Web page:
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      WELCOME NEW UJ MEMBERS   06/25/2017

      It seems the word is out and UJ is enjoying a steady stream of newly Registered Members. Welcome to all of you, and we are all looking forward to your positive participation. I strongly suggest you review the Board Guidelines that have been in place since 2002. The most significant thing being that UJ is a NO POLITICS BOARD. LInk:  UJ BOARD GUIDELINES   Also UJ stays afloat mainly through Member Donations. Once a Donation is made you are placed in the Contributing Member Group with extra Priviliges. I am getting very few new Donations so hopefully this will spur that on a bit. Link:  New Members/Donations/Priviliges
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Kansas Big Dog

Home covers looking good

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Kansas Big Dog

Our season here in KS does not open for another 3 weeks, but I have been getting the dogs out a little each morning. Cover is looking good.

 

This is a picture of from the road on a 1/4 section that normally will have some birds. Not very good grass, fescue and brome water ways that are mowed for hay. I lost the dogs at the patch of cattails at the bottom of the water way.

 

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When I got down there, no dogs. Then about 15 birds come out of these cattails. Then the dogs.

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Good cover.

 

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Kansas Bamboo.

 

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Kansas Big Dog

A couple more.

Smartweed.

 

Brown4.thumb.JPG.1e7af23340721aed5b510fe4db492498.JPG

 

Rippy and canary grass, good cover for bobs when it gets cold.

 

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john mcg

A nice surprise when the reason for momentary dog loss be birds!

 

LOL

 

Thanks for the cover education.

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Greg Hartman

Interesting ... and different than here.  Thanks for posting, KBD.  Sometimes I wonder, however, whether the same sort of weed/grass just has different local names in different places.  Canary grass, for example, looks a lot like what I would call switchgrass.  Hard to really know from pics, tho'.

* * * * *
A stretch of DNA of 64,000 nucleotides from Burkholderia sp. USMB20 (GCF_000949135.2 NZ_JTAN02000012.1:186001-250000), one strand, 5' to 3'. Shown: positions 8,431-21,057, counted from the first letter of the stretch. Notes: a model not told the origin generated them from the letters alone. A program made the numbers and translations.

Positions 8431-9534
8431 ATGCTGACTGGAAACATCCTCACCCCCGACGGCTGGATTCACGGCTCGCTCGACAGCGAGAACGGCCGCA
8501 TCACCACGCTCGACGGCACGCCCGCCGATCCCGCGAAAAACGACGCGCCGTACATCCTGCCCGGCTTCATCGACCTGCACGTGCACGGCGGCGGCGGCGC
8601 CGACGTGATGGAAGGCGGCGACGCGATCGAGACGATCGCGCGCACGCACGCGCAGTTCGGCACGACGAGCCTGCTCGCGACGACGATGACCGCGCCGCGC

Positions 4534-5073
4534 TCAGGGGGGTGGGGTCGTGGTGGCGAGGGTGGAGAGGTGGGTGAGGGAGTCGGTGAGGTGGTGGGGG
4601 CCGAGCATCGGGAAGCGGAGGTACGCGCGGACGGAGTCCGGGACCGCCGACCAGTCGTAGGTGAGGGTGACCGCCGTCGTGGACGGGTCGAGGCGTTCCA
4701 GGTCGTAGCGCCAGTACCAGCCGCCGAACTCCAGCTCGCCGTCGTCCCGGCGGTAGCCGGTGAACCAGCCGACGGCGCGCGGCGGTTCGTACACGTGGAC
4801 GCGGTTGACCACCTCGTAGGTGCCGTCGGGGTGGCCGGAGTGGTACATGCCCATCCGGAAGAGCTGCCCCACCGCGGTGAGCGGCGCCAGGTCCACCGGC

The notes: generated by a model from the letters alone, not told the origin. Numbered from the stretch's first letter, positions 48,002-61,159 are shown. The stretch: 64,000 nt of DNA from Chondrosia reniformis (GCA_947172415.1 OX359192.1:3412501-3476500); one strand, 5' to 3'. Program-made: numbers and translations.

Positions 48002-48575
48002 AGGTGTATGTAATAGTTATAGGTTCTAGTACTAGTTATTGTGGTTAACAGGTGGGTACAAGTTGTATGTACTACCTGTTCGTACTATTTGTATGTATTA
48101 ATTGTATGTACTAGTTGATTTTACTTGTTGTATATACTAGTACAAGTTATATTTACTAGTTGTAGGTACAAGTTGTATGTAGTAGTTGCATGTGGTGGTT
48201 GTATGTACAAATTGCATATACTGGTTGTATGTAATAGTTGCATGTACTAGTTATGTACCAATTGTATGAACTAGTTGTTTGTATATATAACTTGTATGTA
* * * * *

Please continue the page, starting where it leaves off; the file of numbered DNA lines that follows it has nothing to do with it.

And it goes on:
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Grifish

Thanks for posting, we are looking forward to running the pups in some fine Kansas cover!

 

 

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KDGJ

Thanks KBD!  The 3 week wait is beginning to seem very long.  

 

Ken

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Kansas Big Dog
4 hours ago, Greg Hartman said:

Interesting ... and different than here.  Thanks for posting, KBD.  Sometimes I wonder, however, whether the same sort of weed/grass just has different local names in different places.  Canary grass, for example, looks a lot like what I would call switchgrass.  Hard to really know from pics, tho'.

 

The grass in the picture is rippy. The reeds canary grass is off camera right. Rippy grows well in lower wetter areas such as this water way. Switchgrass is more of a upland prairie grass. You would find switchgrass in tall grass prairies and CRP.

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Remo

 KBD, is your Canary Grass the same as Reed Canary Grass?  Up here many of the wetland areas have it as an invasive. We seldom get any game of any kind out of it even though it is prolific. I think Reed Canary has some sort of odor or chemical to it as a repellent.  Dunno.